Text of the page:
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Underwhelmed by underwear models:
Dec. 15, 2014
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by Ivan Raconteur

Two minutes of television viewing recently led me to ponder the things to which people aspire, and the things we, as a society, seem to revere.

This occurred when I got home from covering a city council meeting. I mixed up a libation from the chemistry cupboard at the bachelor pad, and flipped on the TV with the intention of unwinding after a longish day.

There was a fashion show on, presented by a company that sells lingerie.

I can’t offer a review of the entire program, since I switched off the set after a couple minutes. The bit I saw featured models describing their accomplishment of walking down a runway in their underwear in terms that made it sound like they just discovered a cure for cancer or something.

I had the impression they were quite serious, and that they consider their vocation to be of the utmost importance.

It is not my intention to judge these women.

And, in the interest of full disclosure, I want to make it absolutely clear that I have no objection to ladies in fancy undergarments.

However, a couple things occurred to me during this brief viewing period.

First, it occurred to me there may have been women and girls watching the show and wishing they were the models on the screen.

My advice to them, although women rarely seek my advice, is that they are better off being who they are.

As far as I am concerned, “real” women are much more attractive. I don’t mean to suggest the models don’t exist. I mean there is much more to beauty than some people think.

Women who are intelligent, able to carry on a conversation, and have a sense of humor are the most attractive. When a woman is able to go to work, take care of her family and friends, and otherwise contribute to the world around her, and still manage to look good while doing it – now that is hot.

I think women sometimes miss that point. They are able to see beauty in others, but not in themselves.

It saddens me that a lot of women and girls who may not resemble the models on the runway – models who devote every waking moment to their appearance and who have teams of professionals to help them create that appearance – don’t seem to realize how hot they really are in their own way.

The truth is, women who may think of themselves as “ordinary” are often far more attractive than the one-dimensional plastic models on magazine covers and TV.

I suppose it’s possible the models in that fashion show were interesting people, but every time they opened their mouths I became less convinced of it. I had the impression that if I were to meet them at some soiree and start up a conversation, I would be wanting to jam an ice pick into my temple after about half a minute.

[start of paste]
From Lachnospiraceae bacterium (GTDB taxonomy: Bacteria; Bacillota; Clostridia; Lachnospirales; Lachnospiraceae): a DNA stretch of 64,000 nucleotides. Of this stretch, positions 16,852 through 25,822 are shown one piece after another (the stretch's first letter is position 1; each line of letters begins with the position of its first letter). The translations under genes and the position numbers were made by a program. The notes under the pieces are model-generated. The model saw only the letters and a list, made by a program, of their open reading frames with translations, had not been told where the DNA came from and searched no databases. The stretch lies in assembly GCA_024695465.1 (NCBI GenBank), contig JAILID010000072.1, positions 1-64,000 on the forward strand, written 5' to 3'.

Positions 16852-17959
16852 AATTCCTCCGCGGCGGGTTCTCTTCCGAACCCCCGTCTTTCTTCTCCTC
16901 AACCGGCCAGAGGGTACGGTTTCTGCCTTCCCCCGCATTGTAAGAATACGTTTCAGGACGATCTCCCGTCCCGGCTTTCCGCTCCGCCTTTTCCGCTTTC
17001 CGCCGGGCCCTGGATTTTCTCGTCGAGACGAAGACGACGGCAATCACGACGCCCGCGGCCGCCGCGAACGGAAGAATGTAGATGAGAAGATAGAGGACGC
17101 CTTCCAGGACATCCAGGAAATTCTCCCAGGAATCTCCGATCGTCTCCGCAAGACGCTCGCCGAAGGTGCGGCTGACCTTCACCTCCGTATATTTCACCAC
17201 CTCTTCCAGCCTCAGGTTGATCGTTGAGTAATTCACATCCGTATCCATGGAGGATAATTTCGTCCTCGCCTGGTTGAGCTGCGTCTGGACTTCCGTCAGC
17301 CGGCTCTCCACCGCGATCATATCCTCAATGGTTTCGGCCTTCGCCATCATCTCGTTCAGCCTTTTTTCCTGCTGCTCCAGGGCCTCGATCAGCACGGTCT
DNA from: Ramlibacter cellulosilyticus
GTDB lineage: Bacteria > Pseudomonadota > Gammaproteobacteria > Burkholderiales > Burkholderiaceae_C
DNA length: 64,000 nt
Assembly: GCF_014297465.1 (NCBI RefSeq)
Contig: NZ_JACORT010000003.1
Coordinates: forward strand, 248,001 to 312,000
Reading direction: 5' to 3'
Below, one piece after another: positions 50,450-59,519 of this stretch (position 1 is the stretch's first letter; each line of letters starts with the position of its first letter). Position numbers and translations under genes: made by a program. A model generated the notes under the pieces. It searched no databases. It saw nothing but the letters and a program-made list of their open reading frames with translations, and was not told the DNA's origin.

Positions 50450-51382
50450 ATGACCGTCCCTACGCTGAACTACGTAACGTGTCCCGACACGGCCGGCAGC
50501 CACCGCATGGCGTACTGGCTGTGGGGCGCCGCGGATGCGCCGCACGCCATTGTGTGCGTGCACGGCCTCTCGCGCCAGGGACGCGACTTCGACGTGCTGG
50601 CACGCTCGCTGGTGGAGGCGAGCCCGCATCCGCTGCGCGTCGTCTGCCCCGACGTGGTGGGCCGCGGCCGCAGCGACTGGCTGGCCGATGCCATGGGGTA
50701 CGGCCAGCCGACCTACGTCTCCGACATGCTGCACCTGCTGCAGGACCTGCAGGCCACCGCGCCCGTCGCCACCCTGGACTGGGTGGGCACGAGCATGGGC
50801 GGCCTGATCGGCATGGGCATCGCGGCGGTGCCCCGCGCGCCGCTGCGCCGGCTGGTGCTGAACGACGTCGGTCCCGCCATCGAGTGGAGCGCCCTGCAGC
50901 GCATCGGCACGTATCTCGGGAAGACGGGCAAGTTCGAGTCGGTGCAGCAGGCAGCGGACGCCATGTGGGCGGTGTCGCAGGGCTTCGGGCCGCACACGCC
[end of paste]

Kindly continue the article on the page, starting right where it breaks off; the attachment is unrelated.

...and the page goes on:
The other thing that occurred to me in the brief time I was watching this show was that we, as a society, seem to bestow a disproportionate amount of prestige on strange things.

What is really important to us?

There are people who spend their days doing important work such as saving lives, educating children, helping their neighbors, and caring for those who are unable to care for themselves, and these people will never get a fraction of the attention the models on this show got for prancing around in their underwear on TV.

If we want to find model citizens, the runway is not the place to look.

I concede my impressions may have been somewhat colored by circumstances.

I had been at a council meeting during which I encountered police officers and firefighters who had just returned from the scene of a crash in which people were seriously injured and had to be extricated from what was left of their vehicles.

During the meeting, another call came in and other emergency responders went out on a medical call.

There are men and women responding to calls like that on a daily basis, day and night, at a moment’s notice, sometimes risking their own safety and putting their own lives on hold while they do it.

Somehow, in comparison to that kind of dedication, models walking around in their unmentionables and talking earnestly about how important their work is seemed both cheap and absurd.

There’s nothing wrong with light entertainment, but we should recognize it for what it is, and not try to pretend it is something more.

I suppose there was a time when I might have watched the fashion show, and just had a laugh over the ridiculousness of it. But in this case, I couldn’t take it. I switched off the set and read a book instead.


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